Thursday, August 2, 2012

Will social network federate?

There are a few horror stories on developing apps on Facebook, Twitter and LinkedIn's public API.  Among them Dalton Caldwell's recent experience dealing with Facebook has been making Hacker News headlines.  Caldwell wrote an open letter to Mark Zuckerberg and posted it on his blog after he has been advised to either join Facebook or stop using Facebook Open API.  Caldwell created an app that looked similar to Facebook App Center using API, and he believed that Facebook changed their tactic from supporting his efforts to cutting his access off to his project unless he joins Facebook on acqui-hire term.

This story reminded me of the question that I posed to myself earlier: Will social network like Facebook, Twitter and LinkedIn federate to create network of social networks?

If social networking sites truly value user contribution and would like to increase utility of their social networks, then federation seems like no brainer.

It looked like Twitter was leading this federation effort by integrating with Facebook as well as LinkedIn.  But we now know that Twitter was not interested in increasing the utility of social network as a whole.  Instead it seemed that Twitter was interested in expanding its user base.  Today Twitter integrates only with Facebook, and there is no Facebook-to-LinkedIn and Twitter-to-LinkedIn integration.

Will social network federation happen?

Probably not.  Unless something drastically changes, like actually getting implemented and having built critical user base, federation will not happen on its own.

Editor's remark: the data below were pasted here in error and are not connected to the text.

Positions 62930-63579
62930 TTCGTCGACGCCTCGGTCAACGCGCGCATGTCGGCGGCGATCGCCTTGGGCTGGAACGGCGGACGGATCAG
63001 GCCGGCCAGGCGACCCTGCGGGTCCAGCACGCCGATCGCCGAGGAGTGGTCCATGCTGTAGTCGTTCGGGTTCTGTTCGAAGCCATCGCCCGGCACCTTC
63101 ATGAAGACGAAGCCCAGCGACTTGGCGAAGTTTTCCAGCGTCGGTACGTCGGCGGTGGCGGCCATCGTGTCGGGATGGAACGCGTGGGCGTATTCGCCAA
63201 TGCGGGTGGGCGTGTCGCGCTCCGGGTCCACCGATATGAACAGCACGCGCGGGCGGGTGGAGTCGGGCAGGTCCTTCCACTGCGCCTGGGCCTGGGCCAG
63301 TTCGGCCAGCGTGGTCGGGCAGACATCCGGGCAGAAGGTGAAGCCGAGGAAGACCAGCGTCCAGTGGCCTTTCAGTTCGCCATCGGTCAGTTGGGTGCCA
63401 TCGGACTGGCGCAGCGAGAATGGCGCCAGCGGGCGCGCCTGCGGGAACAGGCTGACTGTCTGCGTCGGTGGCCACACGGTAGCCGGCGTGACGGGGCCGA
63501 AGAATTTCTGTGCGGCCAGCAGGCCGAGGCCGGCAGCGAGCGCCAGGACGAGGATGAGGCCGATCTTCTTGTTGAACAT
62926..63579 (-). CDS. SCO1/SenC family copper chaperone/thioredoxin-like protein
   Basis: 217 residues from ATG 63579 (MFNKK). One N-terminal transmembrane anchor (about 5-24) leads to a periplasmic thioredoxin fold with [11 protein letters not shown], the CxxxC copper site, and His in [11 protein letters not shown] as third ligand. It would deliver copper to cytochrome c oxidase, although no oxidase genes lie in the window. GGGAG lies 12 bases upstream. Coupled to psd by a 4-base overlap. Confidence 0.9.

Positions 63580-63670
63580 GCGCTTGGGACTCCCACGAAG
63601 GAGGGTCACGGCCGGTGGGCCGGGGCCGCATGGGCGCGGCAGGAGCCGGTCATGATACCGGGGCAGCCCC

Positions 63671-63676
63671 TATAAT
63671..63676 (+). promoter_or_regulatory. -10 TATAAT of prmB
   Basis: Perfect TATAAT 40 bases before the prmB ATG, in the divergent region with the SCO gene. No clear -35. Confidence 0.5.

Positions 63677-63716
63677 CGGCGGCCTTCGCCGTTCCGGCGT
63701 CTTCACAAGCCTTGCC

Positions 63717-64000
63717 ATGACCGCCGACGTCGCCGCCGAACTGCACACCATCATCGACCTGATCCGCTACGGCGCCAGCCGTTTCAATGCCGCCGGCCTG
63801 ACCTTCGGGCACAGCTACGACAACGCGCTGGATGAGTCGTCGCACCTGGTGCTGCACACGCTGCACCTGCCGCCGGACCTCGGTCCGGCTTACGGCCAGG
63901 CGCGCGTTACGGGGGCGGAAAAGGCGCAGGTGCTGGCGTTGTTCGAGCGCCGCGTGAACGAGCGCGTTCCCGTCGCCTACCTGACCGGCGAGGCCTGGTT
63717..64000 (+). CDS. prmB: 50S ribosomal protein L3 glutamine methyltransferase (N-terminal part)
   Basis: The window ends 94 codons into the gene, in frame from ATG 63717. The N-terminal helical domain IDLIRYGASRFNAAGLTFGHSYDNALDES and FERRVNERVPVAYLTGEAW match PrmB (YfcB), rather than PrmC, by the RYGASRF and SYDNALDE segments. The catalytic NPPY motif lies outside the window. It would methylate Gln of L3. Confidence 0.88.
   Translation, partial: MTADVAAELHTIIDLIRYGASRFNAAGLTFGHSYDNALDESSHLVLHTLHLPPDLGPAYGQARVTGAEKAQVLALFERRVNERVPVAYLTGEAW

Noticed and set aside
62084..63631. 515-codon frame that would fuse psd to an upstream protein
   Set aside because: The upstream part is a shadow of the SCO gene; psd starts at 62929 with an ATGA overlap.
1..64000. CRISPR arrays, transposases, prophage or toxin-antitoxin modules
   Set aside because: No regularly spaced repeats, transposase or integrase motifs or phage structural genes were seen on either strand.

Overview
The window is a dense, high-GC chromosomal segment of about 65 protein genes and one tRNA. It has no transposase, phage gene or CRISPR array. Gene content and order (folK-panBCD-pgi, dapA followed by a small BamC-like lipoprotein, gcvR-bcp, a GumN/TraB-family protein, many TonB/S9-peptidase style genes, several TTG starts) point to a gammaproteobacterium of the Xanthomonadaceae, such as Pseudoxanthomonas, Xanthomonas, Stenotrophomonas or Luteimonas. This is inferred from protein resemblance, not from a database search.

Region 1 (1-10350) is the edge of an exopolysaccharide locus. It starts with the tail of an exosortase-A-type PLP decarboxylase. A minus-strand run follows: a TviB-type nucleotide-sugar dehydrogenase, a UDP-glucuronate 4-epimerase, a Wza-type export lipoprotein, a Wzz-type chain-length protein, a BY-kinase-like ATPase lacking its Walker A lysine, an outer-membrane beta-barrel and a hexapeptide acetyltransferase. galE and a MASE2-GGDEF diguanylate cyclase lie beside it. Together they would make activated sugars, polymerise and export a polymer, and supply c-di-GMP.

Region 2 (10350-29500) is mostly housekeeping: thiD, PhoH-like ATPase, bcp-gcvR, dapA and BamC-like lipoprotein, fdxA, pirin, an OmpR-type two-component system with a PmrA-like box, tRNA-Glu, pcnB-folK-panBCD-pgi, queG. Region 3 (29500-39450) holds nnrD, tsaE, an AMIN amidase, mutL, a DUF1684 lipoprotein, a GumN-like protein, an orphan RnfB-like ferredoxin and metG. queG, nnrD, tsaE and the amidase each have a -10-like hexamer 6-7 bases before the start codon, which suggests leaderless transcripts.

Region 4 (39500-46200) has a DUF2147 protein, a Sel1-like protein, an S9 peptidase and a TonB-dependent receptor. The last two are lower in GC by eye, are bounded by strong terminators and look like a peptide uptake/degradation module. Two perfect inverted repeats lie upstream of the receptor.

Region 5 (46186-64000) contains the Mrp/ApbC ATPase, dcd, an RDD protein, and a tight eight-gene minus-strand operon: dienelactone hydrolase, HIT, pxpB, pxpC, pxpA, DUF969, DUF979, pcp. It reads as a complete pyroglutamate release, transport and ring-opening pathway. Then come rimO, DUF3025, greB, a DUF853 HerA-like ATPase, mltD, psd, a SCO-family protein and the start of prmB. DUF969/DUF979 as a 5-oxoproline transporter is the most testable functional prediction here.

There are a few reasons:

1. Economic reason

Facebook and LinkedIn are public companies and Twitter has raised too much money from too many investors to remain private for too long.  They need to make sure all their content consumption happens through their site so that they have well-known way to monetize user's traffic.  Look at how Facebook stocks are getting hammered because of lack of concrete monetization plan on Facebook website and their mobile app.  Twitter is going through the same phase except that it's getting ready to go public.  Sharing content to be consumed on someone else's platform does not make sense when everyone is squeezed to maximize their immediate revenue target.

2. Contexts are different

Users have been using Facebook, Twitter and LinkedIn differently.  With Facebook, users think of personal social graph; with Twitter, users think of real-time interest-based news network; and with LinkedIn people use it as professional networking site.  Because each of them are used so differently, users do not see the need to share personal content from Facebook with LinkedIn connections, for example.

3. No third party identity management solution (privacy issue)

Privacy concern is also huge.  Connecting major social networks means that somehow user identity information will be propagated across multiple social networks.  Not only government will be monitoring closely how user traffic gets shared across the network, but also users will be very interested in how their data can be discovered by people who are not connected on the same network.  If there had been a third party identity management solution that lets user control their persona, then it may have been possible.  But we don't have such a system today (perhaps will fill this gap?).

Until any of these conditions change, let's remind ourselves one thing.  Facebook, Twitter and LinkedIn are free services.  By using them, we are volunteering to be treated as their asset by providing our data.  Therefore, none of major social networks have incentives to share their number one asset with other players.

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